WeWork sues Softbank over decision to terminate tender offer

Claiming Softbank's decision to withdraw is a breach of contractual obligations and fiduciary duty.
Written by Aimee Chanthadavong, Contributor

WeWork has filed a lawsuit against Softbank, alleging that the Japanese tech giant's recent decision to end a $3 billion tender offer was in breach of an agreement made by the two companies in October last year.

The agreement was signed by SoftBank, the SoftBank Vision Fund, WeWork, and its co-founder Adam Neumann.

Softbank withdrew its tender offer for WeWork shares early last week, citing that WeWork failed to meet "certain conditions" of the agreement. According to Softbank, the unfulfilled conditions were a failure to secure necessary antitrust approvals by an April 1 deadline and a failure to close and wrap up joint ventures in Asia.  

SoftBank also cited "the existence of multiple, new, and significant pending criminal and civil investigations" that were launched after the original tender offer was signed, as well as the COVID-19 outbreak, which has caused severe disruption for businesses worldwide. 

"Given our fiduciary duty to our shareholders, it would be irresponsible of SoftBank to ignore the fact that the conditions were not satisfied and to nevertheless consummate the tender offer," the company said

See also: WeWork and Uber drag SoftBank Group into historic negative territory

However, WeWork alleged in its lawsuit, which was filed in the Delaware Court of Chancery, that Softbank decision had breached its contractual obligations under the agreement and its "fiduciary duty to minority stockholders, including hundreds of its current and former employees".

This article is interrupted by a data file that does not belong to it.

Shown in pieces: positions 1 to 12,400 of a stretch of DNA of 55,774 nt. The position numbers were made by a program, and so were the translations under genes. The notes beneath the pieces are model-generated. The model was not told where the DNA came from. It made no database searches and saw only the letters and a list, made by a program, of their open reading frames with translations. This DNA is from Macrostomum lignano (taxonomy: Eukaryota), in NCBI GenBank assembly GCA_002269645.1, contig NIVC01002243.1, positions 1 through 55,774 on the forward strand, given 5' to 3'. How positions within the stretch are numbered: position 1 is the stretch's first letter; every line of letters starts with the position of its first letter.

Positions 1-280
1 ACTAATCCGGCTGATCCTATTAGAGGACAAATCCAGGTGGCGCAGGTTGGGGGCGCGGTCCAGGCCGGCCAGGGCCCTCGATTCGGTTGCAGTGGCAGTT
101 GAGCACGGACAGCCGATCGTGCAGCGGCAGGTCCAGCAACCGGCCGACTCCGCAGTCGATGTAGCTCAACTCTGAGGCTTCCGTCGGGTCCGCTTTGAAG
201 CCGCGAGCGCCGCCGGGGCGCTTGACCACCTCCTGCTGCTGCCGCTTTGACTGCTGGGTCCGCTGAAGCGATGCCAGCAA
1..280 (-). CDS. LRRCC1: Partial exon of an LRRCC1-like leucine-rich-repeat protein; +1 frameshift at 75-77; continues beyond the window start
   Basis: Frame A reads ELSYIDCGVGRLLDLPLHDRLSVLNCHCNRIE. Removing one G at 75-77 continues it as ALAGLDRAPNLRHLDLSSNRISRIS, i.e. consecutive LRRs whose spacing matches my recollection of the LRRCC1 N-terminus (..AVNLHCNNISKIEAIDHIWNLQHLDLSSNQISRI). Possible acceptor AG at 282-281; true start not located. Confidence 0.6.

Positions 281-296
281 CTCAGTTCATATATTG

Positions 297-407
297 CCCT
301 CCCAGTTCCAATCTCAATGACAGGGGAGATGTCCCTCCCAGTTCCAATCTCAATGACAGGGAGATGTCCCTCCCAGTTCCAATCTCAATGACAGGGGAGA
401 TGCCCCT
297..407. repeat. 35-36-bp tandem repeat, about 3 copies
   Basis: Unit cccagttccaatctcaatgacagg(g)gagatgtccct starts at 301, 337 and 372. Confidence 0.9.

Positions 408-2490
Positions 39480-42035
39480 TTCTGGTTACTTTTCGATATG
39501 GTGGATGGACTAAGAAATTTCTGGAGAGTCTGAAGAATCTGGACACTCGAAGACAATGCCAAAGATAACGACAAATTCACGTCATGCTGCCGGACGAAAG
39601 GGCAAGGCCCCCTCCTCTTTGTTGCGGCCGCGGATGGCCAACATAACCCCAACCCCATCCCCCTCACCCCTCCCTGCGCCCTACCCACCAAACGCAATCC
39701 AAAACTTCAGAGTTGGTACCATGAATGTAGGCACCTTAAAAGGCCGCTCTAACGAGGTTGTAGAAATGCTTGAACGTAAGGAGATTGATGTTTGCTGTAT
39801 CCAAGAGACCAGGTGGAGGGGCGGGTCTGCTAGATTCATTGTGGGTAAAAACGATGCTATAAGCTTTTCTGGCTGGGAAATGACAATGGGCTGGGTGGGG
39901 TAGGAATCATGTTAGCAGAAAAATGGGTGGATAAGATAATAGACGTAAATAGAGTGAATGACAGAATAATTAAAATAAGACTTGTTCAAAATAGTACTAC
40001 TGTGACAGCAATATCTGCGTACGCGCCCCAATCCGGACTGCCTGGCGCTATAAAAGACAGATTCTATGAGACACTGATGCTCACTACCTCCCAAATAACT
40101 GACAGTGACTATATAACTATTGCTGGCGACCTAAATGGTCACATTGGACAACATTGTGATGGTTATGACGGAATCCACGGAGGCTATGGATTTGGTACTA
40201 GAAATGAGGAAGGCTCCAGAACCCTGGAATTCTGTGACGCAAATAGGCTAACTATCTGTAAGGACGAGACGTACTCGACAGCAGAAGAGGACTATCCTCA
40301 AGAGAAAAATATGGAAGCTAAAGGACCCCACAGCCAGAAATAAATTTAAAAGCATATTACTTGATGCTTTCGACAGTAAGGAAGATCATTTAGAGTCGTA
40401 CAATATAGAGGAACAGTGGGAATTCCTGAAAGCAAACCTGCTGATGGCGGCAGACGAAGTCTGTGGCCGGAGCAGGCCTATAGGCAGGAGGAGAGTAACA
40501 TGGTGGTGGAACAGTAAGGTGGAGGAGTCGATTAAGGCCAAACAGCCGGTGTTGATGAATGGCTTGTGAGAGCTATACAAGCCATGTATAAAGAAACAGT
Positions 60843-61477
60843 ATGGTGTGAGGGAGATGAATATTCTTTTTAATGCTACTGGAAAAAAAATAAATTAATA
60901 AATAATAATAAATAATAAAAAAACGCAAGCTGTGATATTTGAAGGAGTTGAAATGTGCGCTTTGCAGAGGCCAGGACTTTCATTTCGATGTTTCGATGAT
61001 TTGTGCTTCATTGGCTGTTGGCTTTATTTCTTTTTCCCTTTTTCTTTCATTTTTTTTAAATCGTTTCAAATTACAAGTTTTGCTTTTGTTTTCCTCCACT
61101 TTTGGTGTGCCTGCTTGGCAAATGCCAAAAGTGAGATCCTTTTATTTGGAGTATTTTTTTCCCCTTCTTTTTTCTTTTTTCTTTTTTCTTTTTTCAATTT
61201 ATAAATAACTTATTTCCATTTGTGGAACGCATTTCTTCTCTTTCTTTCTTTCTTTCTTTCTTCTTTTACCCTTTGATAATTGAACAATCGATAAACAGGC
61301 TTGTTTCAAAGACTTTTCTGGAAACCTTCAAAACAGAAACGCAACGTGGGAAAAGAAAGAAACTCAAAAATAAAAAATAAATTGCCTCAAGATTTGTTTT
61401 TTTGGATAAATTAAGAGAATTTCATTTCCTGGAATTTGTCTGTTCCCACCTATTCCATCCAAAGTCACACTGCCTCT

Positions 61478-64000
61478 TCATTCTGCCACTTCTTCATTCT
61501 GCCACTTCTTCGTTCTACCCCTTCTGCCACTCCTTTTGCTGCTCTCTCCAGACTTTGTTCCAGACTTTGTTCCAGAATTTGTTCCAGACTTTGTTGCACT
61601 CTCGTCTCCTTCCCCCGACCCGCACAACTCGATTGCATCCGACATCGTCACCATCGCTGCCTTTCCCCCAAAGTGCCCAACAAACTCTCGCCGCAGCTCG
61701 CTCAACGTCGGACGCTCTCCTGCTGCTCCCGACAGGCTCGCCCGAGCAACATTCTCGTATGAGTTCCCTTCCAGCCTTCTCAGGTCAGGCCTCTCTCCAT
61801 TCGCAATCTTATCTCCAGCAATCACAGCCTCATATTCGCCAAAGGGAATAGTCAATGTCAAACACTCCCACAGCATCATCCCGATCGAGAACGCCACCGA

"The Special Committee regrets the fact that Softbank continues to put its own interests ahead of those of WeWork's minority stockholders," WeWork stated.

"Instead of abiding by its contractual obligations, Softbank, under increasing pressure from activist investors, has engaged in a purposeful campaign to avoid completion of the tender offer."

WeWork cited, as an example, that "Softbank first tried to thwart the roll-up of WeWork's joint venture in China, and then claimed that the conditions to closing the tender offer -- one of which is the roll-up of WeWork's joint venture in China -- were not met".

"This, and SoftBank's other claims related to its failure to complete the tender offer, are therefore either disingenuous or irrelevant to Softbank's contractual and other obligations," WeWork claimed.

WeWork is now calling for Softbank to complete the tender offer, or alternatively, provide compensation for breaching the contract and its fiduciary duty.

"We are committed to enforcing the terms of the MTA (master transaction agreement) and to ensuring that SoftBank upholds its commitments to WeWork's minority stockholders," WeWork said.

On Tuesday, SoftBank founder and CEO Masayoshi Son said at least 15 companies in the Vision Fund would go bankrupt as the company tightens its financial belt in the midst of the novel COVID-19 outbreak. 

SoftBank Vision Fund reported operating losses of ¥225 billion during Q3, which almost completely wiped out the Japanese company's bottom line.

In addition, SoftBank recently announced a $41 billion share buyback scheme that would involve the sale of assets to shore up share prices and reduce debt. A $4.8 billion buyback scheme, separate from the latest program, is also in motion. 

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